Pokemon Super Mystery Dungeon Review

Story by Carlos Hermandez, Staff Writer
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Since its debut in the mid-1990’s, Pokemon has been a dominant force of gaming for people all over the word. Because of this massive popularity, it is only natural many sequel games be released.

Now, there are people who pick Pokemon Snap as their favorite spinoff or love the Pokemon Ranger games, but for me, I would have to say my favorite spin-off is the Mystery Dungeon series. I fell in love with this sub-franchise the moment I heard of  the concept. Blue Rescue Team was even the first Nintendo DS game I have ever purchased. I share so many fond memories of these games, they are a part of me. Every game, I start out as a Treecko named Eddie with a Totodile partner named Colin. Together, we are Team Find’em.

So, that is the perspective that will be presented today. I have little experience as a reviewer and do not consider myself as an avid gamer, so I will admit my review style is flawed. So for this article, think of this less as a review and more of a personal response. Anyway, at the risk of more delay, let me introduce you to the fourth installment to the Mystery Dungeon series: Super Mystery Dungeon.

On Saturday, November 21, I purchased my copy of the game and immediately started playing. Right off the bat, I was a bit disappointed to not hear the Mystery Dungeon (MD) theme I have grown used to, but that is a minor nitpick. The game immediately made up for it by allowing me to pick my partner as opposed to soft resetting until I got my Treecko. Granted, I believe Gates to Infinity did this as well, but you only got an option of 5 starters, so it is a better experience here.

There may be a few spoilers, but I will make them as vague as I can so I do not ruin the story. The first huge difference in this game is the introduction to the idea that you and your partner are literal kids-not human kids, obviously-but Pokemon that are probably are around 10 years old if Pokemon ages functioned like human ages. This is a refreshing angle I have not seen before in this franchise and immediately separates this game from the other games for the better. Because of this, you are required to go to school by your caretaker (in my case, Nuzleaf) and have lessons centered around mechanics of the game. Because of some of the newer features of the game like alliance attacks and looplets, this is a rather ingenious way of making you go through tutorials without all the tedious boredom and lack of benefits.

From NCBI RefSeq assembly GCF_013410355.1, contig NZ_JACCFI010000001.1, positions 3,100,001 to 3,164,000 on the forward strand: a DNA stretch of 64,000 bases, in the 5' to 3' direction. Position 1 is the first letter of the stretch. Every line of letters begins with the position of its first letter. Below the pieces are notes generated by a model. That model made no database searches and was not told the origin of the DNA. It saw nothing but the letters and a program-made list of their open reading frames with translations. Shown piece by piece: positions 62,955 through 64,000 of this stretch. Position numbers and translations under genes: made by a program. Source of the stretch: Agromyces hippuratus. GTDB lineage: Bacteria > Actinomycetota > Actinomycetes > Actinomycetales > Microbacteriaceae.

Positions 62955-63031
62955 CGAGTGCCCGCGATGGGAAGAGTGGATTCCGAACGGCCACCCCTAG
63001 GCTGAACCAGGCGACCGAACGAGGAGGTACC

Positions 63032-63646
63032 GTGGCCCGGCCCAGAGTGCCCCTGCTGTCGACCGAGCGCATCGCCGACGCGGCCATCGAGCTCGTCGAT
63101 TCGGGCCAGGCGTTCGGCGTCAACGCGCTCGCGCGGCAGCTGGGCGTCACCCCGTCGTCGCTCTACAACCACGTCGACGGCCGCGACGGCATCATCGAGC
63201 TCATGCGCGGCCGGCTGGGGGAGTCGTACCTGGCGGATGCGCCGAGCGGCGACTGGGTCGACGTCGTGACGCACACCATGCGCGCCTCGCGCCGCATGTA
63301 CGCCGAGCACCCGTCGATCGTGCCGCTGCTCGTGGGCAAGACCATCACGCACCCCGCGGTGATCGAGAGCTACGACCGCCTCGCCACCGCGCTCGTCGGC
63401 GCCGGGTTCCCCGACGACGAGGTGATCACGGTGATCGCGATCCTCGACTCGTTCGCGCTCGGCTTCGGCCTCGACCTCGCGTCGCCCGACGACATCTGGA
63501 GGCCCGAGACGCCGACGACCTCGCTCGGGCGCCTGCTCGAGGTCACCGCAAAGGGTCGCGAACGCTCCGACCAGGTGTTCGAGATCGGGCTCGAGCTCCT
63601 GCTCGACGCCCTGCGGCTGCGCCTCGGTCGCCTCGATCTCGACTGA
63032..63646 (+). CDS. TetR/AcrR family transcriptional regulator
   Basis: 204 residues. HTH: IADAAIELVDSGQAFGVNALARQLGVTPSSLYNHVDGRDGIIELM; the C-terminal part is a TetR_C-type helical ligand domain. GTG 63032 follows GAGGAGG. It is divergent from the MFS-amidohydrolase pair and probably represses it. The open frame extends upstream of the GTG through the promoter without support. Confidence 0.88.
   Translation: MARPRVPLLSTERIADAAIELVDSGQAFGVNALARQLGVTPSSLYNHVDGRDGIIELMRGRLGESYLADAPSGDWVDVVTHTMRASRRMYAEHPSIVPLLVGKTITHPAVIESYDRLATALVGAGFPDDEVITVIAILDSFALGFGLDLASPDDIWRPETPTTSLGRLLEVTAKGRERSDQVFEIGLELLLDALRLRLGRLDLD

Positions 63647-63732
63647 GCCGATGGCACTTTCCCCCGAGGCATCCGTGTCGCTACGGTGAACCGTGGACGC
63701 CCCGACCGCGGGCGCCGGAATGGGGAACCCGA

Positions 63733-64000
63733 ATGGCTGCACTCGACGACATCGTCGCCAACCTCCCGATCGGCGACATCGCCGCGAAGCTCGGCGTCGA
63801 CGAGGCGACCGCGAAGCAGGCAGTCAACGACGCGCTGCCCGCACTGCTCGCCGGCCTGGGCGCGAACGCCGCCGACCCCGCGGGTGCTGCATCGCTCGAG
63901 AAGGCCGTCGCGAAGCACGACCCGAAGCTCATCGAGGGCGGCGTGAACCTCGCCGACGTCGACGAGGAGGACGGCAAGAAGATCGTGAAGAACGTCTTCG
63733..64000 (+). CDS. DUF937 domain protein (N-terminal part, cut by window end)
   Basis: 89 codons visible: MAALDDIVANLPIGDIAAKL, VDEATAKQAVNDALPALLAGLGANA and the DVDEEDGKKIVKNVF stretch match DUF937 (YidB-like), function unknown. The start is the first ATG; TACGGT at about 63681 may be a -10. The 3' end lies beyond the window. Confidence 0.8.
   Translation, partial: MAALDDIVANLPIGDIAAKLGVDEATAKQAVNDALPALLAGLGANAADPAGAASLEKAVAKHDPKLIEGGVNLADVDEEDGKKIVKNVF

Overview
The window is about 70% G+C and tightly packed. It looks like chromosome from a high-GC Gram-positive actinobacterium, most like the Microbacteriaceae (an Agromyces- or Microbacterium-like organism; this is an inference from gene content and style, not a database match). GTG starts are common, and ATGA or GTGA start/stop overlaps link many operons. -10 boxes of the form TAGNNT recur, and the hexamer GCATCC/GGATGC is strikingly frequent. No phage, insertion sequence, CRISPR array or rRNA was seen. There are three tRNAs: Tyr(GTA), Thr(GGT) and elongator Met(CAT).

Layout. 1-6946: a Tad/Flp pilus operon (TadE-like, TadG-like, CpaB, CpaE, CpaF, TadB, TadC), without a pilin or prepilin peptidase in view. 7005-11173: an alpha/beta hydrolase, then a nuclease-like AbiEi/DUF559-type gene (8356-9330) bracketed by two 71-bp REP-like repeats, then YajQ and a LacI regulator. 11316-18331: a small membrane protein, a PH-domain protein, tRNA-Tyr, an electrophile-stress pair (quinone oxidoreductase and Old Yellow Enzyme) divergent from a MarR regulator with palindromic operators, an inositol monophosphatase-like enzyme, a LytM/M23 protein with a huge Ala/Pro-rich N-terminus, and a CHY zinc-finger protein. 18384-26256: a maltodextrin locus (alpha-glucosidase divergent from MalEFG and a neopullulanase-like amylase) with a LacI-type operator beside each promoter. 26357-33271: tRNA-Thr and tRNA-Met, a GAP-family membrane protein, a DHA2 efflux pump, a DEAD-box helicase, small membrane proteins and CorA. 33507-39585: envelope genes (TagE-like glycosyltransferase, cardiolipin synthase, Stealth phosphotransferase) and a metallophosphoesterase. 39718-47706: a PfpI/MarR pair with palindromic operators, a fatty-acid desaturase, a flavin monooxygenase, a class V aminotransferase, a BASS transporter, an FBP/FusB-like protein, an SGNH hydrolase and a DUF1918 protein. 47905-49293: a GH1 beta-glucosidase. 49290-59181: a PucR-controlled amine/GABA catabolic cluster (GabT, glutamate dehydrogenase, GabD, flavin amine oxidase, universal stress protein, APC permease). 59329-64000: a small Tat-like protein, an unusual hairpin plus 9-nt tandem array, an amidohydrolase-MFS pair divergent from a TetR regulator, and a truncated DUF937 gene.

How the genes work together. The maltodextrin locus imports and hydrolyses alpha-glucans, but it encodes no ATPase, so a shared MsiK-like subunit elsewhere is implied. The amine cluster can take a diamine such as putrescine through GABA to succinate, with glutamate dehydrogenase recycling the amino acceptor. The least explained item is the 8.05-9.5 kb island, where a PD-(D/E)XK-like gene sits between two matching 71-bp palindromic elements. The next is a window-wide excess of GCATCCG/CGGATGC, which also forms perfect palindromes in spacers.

Speaking of alliances and looplets, that reminds me of another way this game improves on the other games. This game is actually pretty challenging. Here is where I must make a confession. All the other games I beat relatively quickly (I mean, 5 days or so), but here-at least for me- the game play is difficult to the point where It took me a couple of weeks to beat it. Unlike other games, you can no longer rely on body chucking your opponents, as that does 5 damage. Here, you have to be creative. Using your attacks, allowing your partner(s) to faint and carrying on, wands, orbs, and seeds (blast seeds are surprisingly strong). Even introducing the feature of other Pokemon leading the expedition when you faint gets difficult when they are about as strong as you are.

The story in this game is fairly decent. It is similar to Gates in certain areas and may not be as potent, but it uses elements of Gates’ story and works with them a little better. There were a few twists I did not see coming, some of which were interesting choices. And may I add LOTS of Deus ex Machina. Keep in mind this only happens when it needs to, it is still fun to shout “DEUS EX MACHINA, SUCKAHS!” whenever your butt is saved by a legendary.

The characters are kind of stock, especially at the school where you have the good seed (Deerling), the Punk (Pancham), his second-hand (Shelmet), the ‘fraidy cat’ (Goomy), the stick-in-the-mud arrogant vice-principal (Watchog), and overly-understanding principal (Semipour). In contradiction to that, however, you do have a good, genuine relationship between your partner Pokemon (who is also your next door neighbour) and his adopted dad (Carcosta). They seem to have a strict dad-troubled kid relationship and it really works. Anytime those two interacted, it seemed genuine and reminded me of families I know.

With all this in mind, how does it hold up to the other games? Well, I have not gotten far into the post-game, so I cannot say how it looks as a whole, but looking from a main story standpoint, I think it holds its own fairly well. The game play is challenging enough, the new way of recruiting Pokemon is a lot more organized than ever before, the difficulty is more balanced and it takes chances that pay off despite trading them off with traditional game play mechanics. I think it holds a candle to the Explorers era at least in that sense.

About the Writer…

CarlosCarlos “Eddie” Hernandez is a fourth year student at Aquinas and has been writing for the newspaper for a year and a half. He is an Acting and Music Major and is also a member of AQPB. His hobbies include ponies and Pokèmon. Other hobbies include eating and sleeping.

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